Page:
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MIKE GETS HALFWAY RADICAL
By HEATHER MAC DONALD
MAYOR Bloomberg has broken the most fiercely guarded taboo in the poverty industry. Unfortunately, his own solution to long-term poverty is worse than the ones he proposes to supplant.
The mayor wants to start paying the poor to make the right everyday decisions - showing up for school, free medical appointments or work; studying for exams; using free prenatal nurse services, etc. This pay-for-personal-responsibility program is part of the mayor's newest initiative to cut poverty in the city, announced on Monday.
The insight behind the mayor's proposal is politically incorrect in the extreme. For decades, the one thing one was never ever allowed to say about intergenerational poverty was that it's largely caused by the long-term poor themselves.
A never-ending procession of welfare-rights, housing and homeless advocates told us again and again that poverty is the result of racism and economic injustice. The poor were helpless victims of a system that was stacked against them.
Anyone who dared to point out that such self-destructive decisions as having a baby out of wedlock or dropping out of school were the proximate causes of poverty was lambasted for "blaming the victim."
Mayor Bloomberg's cash-for-responsibility program implicitly rejects that conventional wisdom about poverty. It acknowledges, however covertly, that it is the underclass poor who need to change more than society or capitalism. If the long-term poor acquired the same simple habits that propel the more bourgeois members of society - behaviors such as deferring gratification or showing up for appointments on time (or at all) - they'd start climbing the economic ladder that America continues to hold out to people everywhere.
But paying them for such decisions is a foolhardy way to produce this behavioral change. It will inevitably set up an expectation among the underclass that they have a right to cash for simply conforming to the norms of civil society. The list of responsible behaviors for which bounties will be offered will inevitably grow. Not just attending classes, but refraining from hitting your teacher, not bringing a gun to school, showing up for an exam, taking your child to be vaccinated, bathing your kids and feeding them - all will be candidates for a bribe.
And what is the end-game? The mayor has not said how he proposes to wean off the subsidized poor from the inevitable pay-me-or-else mentality, nor how he'll determine who gets paid for behaving in personally responsible ways and who has to act responsibly "for free."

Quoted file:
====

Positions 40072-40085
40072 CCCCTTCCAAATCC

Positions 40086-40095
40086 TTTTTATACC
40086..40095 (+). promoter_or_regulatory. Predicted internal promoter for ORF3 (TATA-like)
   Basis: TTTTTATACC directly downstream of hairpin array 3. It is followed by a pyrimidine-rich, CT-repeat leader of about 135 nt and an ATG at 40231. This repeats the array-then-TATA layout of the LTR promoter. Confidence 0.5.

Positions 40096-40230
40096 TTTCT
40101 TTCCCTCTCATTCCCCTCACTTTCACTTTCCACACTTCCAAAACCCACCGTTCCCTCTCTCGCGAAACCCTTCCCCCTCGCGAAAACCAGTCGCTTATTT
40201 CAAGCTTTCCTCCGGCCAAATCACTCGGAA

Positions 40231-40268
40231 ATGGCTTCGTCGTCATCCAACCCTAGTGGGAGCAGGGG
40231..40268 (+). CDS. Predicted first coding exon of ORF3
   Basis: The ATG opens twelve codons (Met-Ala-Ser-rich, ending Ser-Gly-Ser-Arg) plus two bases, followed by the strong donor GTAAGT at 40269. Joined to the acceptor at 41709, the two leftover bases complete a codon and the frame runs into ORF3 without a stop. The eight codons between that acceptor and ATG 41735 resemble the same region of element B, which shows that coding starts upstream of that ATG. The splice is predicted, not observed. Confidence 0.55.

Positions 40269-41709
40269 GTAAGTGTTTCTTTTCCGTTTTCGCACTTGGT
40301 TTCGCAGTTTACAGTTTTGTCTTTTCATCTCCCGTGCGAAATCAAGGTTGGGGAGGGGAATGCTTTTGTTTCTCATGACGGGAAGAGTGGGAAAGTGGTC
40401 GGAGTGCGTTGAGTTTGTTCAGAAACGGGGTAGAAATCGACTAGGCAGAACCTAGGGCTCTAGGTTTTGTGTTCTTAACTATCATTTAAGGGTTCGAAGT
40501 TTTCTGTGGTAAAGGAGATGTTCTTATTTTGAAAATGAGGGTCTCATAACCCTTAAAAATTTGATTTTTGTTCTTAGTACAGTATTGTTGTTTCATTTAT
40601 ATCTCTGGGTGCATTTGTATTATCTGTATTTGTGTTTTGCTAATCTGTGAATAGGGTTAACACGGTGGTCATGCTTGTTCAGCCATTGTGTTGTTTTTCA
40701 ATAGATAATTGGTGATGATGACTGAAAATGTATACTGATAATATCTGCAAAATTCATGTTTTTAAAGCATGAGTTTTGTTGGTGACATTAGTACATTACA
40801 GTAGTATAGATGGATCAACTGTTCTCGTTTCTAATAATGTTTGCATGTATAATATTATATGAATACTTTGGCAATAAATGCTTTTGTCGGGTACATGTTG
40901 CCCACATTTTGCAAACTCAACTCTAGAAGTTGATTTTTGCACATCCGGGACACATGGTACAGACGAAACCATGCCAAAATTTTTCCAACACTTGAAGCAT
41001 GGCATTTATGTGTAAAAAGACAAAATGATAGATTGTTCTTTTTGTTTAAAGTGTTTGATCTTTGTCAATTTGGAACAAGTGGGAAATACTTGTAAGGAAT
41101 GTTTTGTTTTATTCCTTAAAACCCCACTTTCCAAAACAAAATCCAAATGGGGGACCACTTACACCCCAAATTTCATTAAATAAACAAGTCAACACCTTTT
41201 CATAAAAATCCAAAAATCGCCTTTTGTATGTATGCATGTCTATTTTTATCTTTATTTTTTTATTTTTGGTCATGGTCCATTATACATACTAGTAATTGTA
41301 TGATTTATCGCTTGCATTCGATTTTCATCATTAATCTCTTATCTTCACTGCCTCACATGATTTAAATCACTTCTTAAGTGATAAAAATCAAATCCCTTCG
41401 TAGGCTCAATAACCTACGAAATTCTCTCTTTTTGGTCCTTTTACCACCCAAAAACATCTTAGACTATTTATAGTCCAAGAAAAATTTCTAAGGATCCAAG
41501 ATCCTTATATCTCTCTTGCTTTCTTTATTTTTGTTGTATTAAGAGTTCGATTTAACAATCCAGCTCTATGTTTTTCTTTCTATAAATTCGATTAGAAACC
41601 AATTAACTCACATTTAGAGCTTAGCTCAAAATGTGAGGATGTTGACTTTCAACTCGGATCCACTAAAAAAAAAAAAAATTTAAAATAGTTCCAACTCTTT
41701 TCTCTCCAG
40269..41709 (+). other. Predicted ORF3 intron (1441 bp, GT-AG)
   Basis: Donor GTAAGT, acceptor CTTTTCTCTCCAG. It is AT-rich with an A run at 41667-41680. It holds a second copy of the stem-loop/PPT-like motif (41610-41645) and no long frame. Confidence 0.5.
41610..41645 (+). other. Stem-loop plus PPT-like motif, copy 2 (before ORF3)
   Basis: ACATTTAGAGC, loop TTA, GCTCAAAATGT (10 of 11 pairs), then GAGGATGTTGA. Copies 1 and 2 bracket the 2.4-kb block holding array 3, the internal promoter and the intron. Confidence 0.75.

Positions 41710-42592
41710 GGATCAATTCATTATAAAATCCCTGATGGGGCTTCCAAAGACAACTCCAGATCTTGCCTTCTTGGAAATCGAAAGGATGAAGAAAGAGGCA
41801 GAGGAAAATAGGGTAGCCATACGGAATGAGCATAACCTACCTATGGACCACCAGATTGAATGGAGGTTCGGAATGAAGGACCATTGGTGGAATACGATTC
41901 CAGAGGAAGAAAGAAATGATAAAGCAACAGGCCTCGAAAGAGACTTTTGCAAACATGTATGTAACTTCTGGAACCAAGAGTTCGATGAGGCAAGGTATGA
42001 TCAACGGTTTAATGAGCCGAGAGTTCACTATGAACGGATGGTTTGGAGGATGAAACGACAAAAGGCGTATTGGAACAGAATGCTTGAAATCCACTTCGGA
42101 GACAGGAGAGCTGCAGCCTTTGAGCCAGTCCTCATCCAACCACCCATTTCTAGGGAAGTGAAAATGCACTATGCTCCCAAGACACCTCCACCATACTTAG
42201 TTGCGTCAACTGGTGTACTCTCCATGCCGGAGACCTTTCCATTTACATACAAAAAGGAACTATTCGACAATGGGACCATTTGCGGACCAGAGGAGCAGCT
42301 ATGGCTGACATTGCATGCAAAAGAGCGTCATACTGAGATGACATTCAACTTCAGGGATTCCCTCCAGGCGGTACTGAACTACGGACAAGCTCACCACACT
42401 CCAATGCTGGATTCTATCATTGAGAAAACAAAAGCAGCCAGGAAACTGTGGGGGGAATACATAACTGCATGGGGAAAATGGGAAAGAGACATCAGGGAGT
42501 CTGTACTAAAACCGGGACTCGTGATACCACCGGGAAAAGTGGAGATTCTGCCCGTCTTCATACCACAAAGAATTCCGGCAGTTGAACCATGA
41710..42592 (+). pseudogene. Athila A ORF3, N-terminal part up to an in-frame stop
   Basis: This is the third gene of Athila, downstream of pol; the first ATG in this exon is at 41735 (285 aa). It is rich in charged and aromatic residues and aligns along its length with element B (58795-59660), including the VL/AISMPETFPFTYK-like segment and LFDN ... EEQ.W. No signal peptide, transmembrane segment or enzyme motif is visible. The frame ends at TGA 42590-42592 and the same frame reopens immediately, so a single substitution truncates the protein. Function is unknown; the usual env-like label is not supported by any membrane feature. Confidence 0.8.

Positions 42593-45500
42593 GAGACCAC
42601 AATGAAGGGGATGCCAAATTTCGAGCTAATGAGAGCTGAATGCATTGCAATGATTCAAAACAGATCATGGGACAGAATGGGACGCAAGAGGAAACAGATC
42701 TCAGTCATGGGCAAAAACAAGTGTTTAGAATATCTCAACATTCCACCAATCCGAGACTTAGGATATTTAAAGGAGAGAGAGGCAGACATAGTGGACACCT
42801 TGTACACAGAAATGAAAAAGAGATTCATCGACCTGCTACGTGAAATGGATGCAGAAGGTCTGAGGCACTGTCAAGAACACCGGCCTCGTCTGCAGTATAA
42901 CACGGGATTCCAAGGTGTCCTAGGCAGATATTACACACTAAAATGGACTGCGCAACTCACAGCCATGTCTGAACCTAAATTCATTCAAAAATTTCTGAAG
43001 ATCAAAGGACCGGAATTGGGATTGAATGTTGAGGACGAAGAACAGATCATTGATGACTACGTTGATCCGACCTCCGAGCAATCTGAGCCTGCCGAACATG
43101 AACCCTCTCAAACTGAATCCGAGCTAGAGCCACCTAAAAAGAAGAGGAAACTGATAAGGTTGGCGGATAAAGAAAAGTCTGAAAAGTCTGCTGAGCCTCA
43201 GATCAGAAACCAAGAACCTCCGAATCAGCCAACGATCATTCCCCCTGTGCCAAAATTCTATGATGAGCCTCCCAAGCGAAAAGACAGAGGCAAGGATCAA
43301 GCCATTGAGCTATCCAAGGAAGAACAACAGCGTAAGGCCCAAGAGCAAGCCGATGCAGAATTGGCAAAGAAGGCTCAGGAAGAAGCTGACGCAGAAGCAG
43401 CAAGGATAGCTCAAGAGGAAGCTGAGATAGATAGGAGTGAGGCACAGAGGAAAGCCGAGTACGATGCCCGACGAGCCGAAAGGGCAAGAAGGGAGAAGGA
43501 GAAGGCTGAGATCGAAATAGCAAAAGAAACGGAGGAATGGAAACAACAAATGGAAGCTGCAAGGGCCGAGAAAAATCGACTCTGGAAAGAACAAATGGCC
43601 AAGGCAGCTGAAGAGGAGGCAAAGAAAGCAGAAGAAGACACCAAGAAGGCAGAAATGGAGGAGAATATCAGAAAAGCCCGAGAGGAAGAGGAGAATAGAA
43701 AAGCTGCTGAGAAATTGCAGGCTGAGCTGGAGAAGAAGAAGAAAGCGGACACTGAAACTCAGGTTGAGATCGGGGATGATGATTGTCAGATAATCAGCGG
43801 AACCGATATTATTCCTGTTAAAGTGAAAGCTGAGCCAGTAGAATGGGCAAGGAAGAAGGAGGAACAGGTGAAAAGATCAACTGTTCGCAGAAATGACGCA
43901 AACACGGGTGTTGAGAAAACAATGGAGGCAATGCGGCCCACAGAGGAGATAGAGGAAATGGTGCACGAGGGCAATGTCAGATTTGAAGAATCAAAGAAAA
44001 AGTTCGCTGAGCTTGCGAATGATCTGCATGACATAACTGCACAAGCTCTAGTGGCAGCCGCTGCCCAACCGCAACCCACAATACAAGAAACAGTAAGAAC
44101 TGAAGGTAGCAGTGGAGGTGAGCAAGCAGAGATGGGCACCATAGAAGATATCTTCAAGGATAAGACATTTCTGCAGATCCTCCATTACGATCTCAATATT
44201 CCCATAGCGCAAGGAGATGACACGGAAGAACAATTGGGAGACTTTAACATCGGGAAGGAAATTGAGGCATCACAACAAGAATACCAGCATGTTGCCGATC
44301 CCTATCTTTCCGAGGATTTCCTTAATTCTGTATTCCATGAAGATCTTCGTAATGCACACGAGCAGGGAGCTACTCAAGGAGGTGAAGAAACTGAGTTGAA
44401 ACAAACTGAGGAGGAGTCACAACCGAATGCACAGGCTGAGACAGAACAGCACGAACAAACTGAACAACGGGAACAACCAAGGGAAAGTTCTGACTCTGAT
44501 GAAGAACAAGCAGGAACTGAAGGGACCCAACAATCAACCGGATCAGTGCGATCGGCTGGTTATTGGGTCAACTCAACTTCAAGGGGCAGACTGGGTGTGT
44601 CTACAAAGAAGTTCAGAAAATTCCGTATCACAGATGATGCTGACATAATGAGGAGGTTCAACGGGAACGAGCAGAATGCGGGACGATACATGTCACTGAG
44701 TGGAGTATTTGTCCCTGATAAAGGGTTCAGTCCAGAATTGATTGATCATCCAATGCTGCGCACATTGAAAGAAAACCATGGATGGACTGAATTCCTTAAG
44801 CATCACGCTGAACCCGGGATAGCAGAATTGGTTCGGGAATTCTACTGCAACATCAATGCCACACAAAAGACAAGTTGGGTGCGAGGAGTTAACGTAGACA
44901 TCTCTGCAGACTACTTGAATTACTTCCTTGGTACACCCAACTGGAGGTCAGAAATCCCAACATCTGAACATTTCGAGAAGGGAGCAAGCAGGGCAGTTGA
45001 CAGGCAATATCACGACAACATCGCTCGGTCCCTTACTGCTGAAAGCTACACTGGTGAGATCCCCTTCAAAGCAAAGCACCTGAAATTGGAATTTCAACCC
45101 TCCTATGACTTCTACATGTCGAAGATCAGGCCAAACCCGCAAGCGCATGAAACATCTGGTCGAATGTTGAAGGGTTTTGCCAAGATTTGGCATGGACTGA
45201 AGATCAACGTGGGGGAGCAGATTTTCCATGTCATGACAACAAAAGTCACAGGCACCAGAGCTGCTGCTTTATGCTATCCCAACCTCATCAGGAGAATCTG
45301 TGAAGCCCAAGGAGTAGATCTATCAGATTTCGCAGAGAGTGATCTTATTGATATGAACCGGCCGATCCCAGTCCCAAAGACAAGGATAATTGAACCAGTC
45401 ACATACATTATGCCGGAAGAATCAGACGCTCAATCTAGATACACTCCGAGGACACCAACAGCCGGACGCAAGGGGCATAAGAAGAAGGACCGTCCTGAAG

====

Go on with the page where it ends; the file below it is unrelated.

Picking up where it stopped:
There is a far more effective action the mayor could take to reduce poverty in New York, one that would require violating the second-most dangerous poverty-industry taboo: promoting marriage.
The mayor's own Commission for Economic Opportunity observes this all-important fact about poverty: It is irrevocably tied to family structure. Forty-one percent of female-headed households in New York fall below the federal poverty line, whereas only 11 percent of married couples do. This fact should have driven the entire agenda of the commission and the mayor. But, instead of acting on its obvious implications, they ignore it and say not a single word more about family formation in a 52-page report on ending poverty.
The most powerful social change that would cut poverty would be to increase the marriage rate among minorities. Rather than hitting up the private sector for bribes for the poor (the mayor's proposed cash awards for good behavior will be privately funded), Bloomberg should call on private industry and ad councils to start a massive educational campaign about marriage. This would tell young girls that the most valuable gift they can give their children is a father. It would tell young boys that siring children that they have no intention of raising is cowardly and unmanly.
The mayor's beloved anti-smoking campaigns and laws changed behavior - and being raised by a teen mother is a far greater hazard to a child's future well-being than inhaling second-hand smoke. Bloomberg should put as much energy into stamping out illegitimacy as he has into stamping out smoking.
The rest of the mayor's anti-poverty proposals are drearily conventional - boost use of food stamps, build more subsidized housing, merge job-training programs and other familiar ideas. They've all been tried before, and none has worked.
There's one more radical idea that can truly make a difference: Restore rigorous order to classrooms.
Many of the poor children in the city's schools come from home environments that are terrifyingly chaotic. They have few immediate contacts with adults who lead stable, self-disciplined lives. Their only hope for learning how to discipline themselves is at school. But too often, the chaos in the classroom only mirrors what they see at home.
The mayor should make sure that every school in the city embraces order and structure. Every child should learn in an environment that is governed by just rules, and where there are consequences for breaking those rules. With that legacy of self-discipline, the city's children will be far better prepared to take up the many opportunities that this rich and vibrant metropolis will offer them in the future.
Heather Mac Donald is a contributing editor at the Manhattan Institute's City Journal.
©2006 New York Post
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